Making Gourd Birdhouses takes some patience but can be well worth the time and effort. Probably one of the oldest types of birdhouses known.
In this article, we offer a step-by-step guide to get you on the road to making birdhouses out of a natural gourd.
We've also provided links to growing your gourds as well as links to some of our visitor's works.
You'll find them at the end of the article. Take some time to check them out for some different ideas.
Harvest a hard-shell gourd when the vine has withered. Be careful to leave the stem attached.
It's best to cut the stem with pruning shears so you don't bruise it.
Hang it in a sunny spot or put it on newspaper in a warm and dry place for 3 - 6 months.
If it is lying on a flat surface, be sure to turn it frequently. A proper size gourd for birdhouses has a diameter of about 8 to 13 inches.
Wash thoroughly in water, rinse in a solution of 1 part bleach and 10 parts water, and dry with a towel.
As it dries, it will begin to mold. This is a natural part of the drying process.
If dried indoors, it will grow more mold and should be frequently wiped clean with the bleach solution.
When making gourd birdhouses discard any that becomes soft or wrinkled. To check if it is dry, give it a good shake - if the seeds rattle, you can begin making your birdhouse.
Soak the gourd for 15 minutes in hot soapy water, and then scrape with a dull knife to remove the outer skin and mold.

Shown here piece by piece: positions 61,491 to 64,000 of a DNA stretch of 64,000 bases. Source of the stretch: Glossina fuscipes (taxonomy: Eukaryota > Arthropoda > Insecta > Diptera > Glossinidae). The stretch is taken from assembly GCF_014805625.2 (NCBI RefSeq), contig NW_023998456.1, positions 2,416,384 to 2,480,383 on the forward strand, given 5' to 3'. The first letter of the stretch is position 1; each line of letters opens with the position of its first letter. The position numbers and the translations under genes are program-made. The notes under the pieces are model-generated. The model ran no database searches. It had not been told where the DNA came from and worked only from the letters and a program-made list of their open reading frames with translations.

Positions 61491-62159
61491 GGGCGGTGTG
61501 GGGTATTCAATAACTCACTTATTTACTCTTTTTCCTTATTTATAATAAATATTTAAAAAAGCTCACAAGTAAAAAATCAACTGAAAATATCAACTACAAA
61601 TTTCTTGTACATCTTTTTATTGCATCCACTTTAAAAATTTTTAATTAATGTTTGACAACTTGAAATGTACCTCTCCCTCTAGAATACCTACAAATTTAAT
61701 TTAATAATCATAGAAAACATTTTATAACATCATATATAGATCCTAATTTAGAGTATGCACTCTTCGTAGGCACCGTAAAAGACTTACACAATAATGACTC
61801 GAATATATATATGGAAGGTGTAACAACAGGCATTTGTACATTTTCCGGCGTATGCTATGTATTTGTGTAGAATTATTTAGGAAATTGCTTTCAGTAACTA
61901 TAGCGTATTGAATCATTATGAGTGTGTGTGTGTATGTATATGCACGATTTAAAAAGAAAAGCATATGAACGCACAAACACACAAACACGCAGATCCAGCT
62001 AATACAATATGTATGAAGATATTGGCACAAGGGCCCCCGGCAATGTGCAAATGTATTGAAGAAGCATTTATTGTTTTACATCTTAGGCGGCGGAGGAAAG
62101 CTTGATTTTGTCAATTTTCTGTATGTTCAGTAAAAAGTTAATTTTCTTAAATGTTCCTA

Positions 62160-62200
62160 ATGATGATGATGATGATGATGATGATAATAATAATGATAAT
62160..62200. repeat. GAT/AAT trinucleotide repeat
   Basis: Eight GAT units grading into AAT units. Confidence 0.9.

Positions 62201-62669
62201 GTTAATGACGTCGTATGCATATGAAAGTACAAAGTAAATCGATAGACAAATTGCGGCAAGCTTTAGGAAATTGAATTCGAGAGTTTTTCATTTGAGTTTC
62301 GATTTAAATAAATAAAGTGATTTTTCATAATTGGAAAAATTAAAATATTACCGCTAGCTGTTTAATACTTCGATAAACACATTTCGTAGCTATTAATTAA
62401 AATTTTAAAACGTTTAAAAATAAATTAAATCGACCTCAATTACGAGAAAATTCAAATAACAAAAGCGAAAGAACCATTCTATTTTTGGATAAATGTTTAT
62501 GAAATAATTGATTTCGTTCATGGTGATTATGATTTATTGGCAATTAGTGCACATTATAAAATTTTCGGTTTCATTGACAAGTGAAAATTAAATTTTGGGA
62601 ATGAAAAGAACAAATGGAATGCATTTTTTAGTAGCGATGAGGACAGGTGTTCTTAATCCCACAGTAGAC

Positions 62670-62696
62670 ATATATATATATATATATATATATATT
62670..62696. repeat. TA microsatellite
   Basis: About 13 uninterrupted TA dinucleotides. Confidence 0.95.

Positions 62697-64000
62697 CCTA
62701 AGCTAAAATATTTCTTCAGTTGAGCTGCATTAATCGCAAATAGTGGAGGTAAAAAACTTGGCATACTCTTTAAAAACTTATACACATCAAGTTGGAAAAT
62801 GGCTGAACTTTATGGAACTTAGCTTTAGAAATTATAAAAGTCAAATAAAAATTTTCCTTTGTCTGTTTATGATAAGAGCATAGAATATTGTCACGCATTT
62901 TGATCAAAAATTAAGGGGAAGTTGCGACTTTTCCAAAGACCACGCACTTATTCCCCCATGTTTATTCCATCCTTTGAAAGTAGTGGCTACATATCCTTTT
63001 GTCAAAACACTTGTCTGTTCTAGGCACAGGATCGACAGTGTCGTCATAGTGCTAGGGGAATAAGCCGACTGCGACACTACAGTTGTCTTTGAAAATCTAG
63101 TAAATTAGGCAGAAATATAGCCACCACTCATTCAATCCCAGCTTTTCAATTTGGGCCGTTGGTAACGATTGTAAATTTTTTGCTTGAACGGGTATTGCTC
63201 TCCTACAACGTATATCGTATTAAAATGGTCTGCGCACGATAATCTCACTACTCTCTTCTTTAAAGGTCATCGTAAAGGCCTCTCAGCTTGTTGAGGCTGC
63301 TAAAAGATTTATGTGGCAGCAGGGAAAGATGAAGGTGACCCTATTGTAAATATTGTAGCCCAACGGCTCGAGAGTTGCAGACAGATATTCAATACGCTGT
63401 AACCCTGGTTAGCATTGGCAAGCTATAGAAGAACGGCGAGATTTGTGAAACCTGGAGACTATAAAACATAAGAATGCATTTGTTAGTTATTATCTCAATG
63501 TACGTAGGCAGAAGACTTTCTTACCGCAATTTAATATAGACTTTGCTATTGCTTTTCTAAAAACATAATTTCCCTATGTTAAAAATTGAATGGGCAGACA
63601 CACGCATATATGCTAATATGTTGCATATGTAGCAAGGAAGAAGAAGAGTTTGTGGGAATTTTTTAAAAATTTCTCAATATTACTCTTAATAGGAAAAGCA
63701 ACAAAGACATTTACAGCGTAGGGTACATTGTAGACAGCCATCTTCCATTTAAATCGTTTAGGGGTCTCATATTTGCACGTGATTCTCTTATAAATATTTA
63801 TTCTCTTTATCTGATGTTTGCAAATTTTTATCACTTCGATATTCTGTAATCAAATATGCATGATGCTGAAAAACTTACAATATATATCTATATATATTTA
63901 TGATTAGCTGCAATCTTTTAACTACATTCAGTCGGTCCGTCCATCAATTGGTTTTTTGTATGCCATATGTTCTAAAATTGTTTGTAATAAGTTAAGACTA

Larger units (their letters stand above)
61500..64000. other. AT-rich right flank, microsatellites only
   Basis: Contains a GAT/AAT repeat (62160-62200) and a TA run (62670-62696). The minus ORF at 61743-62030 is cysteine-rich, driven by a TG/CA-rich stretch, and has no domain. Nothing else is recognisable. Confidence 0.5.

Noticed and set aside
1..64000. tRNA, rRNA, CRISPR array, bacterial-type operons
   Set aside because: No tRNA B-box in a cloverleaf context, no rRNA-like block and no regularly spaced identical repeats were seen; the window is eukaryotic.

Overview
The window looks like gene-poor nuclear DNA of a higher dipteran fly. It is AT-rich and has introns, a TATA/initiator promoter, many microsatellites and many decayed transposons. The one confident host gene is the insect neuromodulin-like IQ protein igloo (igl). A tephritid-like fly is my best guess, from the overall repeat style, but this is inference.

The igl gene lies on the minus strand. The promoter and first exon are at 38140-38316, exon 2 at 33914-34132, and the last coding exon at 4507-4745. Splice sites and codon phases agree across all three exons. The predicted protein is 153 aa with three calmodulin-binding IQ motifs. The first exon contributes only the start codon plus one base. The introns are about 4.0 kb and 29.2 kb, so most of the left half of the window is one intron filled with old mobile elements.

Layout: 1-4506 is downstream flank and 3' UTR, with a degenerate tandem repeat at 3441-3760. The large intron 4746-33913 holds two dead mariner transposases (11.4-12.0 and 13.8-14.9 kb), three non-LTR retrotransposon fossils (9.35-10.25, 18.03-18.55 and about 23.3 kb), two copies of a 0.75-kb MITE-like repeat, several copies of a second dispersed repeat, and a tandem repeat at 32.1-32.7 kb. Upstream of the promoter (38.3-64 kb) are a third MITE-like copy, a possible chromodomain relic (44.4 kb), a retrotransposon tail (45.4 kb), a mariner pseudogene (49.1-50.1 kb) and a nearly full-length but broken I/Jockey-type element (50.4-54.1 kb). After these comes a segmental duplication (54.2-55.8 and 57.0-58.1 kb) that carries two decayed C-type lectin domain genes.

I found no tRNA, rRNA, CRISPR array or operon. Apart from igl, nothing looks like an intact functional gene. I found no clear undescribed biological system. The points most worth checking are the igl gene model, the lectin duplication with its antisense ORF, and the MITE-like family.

Scrub in the water with fine steel wool. Rinse it well and allow it to dry thoroughly.
To locate the bird's entrance hole, hold it by its stem between your index finger and thumb and let it hang.
Mark a center point along the outermost part of the curve so the hole faces straight out. Not toward the sky or the ground.
The entrance hole can be drilled with the proper-size hole saw or by using a keyhole saw.
It's important when making gourd birdhouses that you wear a facemask, as the dust is a caustic substance.
Drill 2 sets of holes about 2 inches from the neck for hanging and ventilation.
Also, drill 2 or more 1/4-inch holes in the bottom for drainage. Drill the size hole necessary to encourage the birds you want to attract.
Remove the seeds and membrane of the gourd through the entrance hole with a long-handled metal spoon, screwdriver, or a wire coat hanger.
Dip the whole thing in a wood preservative for 15 minutes, weighing it down with a brick. Then remove it and hang it up to dry for several days.
Sand the gourd smooth and paint with an oil-based primer. Allow it to dry thoroughly.
Paint the house with exterior enamel paint (do not use water-based latex paint as it will peel) Apply 2 coats.
You can decorate it any way you like and hang it in the proper place to attract the birds you want.
For proper entrance hole sizes, please see our section on Building Birdhouses, where we have a chart available based on species of bird.
For other ideas and crafts, you can make, check out this Gourd Craft Ideas Book.
|Birds and Blooms||Pioneer Woman||People Magazine||First For Women|